International Regulations on Artificial Intelligence in the Military: Adequate or Outdated?
Low Yan Lin
(2020) 32 SAcLJ 720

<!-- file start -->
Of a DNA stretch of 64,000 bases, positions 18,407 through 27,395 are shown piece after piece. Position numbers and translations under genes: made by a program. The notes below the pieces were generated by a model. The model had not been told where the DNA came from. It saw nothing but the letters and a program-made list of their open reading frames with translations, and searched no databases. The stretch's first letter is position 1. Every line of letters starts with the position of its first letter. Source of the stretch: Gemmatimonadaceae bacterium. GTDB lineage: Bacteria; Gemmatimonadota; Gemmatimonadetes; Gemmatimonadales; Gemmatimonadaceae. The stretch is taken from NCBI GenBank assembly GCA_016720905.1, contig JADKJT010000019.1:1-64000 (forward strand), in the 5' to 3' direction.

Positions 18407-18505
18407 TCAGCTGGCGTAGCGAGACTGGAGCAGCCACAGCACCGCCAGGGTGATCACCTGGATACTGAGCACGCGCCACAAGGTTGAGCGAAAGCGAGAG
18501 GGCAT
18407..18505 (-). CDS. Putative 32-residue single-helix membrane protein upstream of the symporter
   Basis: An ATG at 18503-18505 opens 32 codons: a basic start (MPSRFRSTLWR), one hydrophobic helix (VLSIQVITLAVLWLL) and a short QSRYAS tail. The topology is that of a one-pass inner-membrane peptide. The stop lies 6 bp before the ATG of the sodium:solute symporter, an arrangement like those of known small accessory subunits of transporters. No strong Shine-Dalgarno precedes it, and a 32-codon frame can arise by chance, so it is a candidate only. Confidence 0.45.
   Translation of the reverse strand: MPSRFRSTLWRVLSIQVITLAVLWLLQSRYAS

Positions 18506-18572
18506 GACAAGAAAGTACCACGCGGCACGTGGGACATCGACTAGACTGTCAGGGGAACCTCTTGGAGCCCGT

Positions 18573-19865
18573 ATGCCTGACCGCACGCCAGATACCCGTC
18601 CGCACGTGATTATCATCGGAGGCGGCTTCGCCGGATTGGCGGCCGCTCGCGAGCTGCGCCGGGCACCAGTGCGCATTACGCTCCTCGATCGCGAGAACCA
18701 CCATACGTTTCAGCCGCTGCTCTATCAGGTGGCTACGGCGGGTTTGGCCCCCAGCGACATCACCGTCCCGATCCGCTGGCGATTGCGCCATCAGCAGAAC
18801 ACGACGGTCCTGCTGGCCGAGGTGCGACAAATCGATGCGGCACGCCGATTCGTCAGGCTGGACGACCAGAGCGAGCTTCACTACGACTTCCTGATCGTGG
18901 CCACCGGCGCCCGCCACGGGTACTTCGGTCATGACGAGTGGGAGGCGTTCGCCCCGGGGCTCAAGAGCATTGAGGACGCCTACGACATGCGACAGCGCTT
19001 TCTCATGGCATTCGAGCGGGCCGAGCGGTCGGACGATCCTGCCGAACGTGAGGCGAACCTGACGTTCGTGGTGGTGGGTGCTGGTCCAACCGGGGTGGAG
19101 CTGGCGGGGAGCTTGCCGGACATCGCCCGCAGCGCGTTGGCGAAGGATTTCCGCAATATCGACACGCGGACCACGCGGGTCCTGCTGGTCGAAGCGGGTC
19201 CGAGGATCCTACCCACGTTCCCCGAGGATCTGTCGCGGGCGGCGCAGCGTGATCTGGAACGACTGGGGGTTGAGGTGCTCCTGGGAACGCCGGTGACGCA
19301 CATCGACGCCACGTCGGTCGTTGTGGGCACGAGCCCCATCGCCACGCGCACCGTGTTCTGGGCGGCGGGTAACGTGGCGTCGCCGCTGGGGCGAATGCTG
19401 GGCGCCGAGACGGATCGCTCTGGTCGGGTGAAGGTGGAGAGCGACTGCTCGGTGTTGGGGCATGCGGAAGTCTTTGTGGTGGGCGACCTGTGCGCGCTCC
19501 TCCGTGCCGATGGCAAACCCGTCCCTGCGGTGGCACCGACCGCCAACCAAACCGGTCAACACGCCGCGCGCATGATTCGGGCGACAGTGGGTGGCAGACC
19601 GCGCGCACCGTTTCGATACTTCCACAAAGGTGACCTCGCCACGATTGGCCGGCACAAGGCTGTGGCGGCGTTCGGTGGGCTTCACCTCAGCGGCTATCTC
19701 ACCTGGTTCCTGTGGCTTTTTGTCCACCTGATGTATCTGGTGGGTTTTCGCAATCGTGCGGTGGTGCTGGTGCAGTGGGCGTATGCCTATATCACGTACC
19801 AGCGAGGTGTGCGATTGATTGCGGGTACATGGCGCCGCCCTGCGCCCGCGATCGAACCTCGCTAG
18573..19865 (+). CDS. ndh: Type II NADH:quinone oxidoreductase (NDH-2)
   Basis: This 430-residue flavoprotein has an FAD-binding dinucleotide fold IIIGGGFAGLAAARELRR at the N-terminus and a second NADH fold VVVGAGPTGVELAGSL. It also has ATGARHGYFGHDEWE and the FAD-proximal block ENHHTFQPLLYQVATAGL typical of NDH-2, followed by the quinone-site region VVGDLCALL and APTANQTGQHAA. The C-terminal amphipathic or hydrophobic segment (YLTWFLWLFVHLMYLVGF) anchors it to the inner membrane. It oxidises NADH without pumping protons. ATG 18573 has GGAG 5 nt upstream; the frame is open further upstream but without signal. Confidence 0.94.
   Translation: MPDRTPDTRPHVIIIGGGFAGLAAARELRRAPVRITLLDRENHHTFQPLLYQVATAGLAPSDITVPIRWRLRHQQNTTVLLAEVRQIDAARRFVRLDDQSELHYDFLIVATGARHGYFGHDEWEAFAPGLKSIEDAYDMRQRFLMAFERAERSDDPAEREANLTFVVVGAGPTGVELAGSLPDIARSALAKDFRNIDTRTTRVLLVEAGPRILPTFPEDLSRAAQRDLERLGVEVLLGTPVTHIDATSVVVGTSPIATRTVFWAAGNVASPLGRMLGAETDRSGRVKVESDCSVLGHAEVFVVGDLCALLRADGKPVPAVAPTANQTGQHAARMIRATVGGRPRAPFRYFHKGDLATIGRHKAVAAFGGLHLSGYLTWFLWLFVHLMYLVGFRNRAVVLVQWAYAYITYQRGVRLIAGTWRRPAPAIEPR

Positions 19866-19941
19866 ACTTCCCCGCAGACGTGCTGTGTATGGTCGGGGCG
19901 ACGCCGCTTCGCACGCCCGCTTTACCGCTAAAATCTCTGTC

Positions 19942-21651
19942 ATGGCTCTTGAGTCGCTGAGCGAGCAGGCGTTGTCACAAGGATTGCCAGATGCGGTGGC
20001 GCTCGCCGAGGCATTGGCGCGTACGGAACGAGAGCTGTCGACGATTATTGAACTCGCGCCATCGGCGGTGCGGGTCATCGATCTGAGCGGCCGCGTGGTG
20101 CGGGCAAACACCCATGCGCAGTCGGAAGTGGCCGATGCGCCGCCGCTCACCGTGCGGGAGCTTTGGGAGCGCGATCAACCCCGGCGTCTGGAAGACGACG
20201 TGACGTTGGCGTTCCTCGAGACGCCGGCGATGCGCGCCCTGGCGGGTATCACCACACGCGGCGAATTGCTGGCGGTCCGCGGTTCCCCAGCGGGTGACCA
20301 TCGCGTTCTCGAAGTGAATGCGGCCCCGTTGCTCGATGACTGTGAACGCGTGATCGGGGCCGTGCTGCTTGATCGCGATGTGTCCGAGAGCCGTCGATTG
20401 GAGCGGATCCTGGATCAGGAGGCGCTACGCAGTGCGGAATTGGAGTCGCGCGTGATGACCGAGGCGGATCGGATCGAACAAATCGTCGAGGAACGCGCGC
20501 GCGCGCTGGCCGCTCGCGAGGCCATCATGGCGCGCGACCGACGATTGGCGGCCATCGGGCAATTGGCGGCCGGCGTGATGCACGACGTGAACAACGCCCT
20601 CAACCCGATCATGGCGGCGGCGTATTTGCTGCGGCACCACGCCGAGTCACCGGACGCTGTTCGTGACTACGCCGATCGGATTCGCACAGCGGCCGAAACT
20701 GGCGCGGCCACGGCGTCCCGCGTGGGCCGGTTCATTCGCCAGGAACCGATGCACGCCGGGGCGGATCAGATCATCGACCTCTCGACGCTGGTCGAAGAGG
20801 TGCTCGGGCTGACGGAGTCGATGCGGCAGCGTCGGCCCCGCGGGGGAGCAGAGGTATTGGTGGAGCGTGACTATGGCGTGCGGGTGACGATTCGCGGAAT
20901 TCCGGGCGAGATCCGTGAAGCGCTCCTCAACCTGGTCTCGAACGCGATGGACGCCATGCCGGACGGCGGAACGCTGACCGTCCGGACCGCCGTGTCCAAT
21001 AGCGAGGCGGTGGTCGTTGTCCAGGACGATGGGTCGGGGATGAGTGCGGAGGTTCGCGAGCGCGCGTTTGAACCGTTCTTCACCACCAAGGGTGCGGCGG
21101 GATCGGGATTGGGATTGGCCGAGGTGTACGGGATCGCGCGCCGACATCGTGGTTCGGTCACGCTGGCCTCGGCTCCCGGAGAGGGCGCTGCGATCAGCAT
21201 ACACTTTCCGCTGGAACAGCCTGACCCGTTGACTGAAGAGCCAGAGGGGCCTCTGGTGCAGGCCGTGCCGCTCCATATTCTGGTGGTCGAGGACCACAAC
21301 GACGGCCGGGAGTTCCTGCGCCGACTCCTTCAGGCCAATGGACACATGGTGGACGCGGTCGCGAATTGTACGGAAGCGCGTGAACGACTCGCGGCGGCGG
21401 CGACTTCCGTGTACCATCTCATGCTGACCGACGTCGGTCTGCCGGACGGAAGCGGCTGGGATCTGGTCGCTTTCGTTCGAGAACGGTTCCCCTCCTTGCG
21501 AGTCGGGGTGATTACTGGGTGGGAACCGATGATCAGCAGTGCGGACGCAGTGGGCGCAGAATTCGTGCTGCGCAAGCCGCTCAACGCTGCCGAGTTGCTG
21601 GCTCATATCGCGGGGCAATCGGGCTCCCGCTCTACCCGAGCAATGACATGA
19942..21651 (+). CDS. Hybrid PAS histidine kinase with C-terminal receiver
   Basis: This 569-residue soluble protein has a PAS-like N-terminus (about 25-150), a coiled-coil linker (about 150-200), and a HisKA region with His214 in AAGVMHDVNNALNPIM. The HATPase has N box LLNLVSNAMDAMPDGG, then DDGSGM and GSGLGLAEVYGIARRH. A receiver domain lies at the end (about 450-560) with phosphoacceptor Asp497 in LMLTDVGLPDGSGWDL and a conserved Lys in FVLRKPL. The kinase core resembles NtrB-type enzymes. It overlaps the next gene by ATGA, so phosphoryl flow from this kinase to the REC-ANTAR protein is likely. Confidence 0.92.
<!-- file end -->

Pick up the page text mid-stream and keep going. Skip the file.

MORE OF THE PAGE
The 21st century has seen many new threats to national and international security, such as terrorism. In response, states have begun investing greatly in artificial intelligence to complement their respective defence systems. Given that public international law has remained largely unchanged over the past half a century, it may appear that public international law is ill-equipped to address the advent of artificial intelligence. However, this article argues that the existing legal framework is largely adequate in regulating the future use of artificial intelligence by states. This article also proposes certain modifications to the existing framework to enhance the framework’s effectiveness.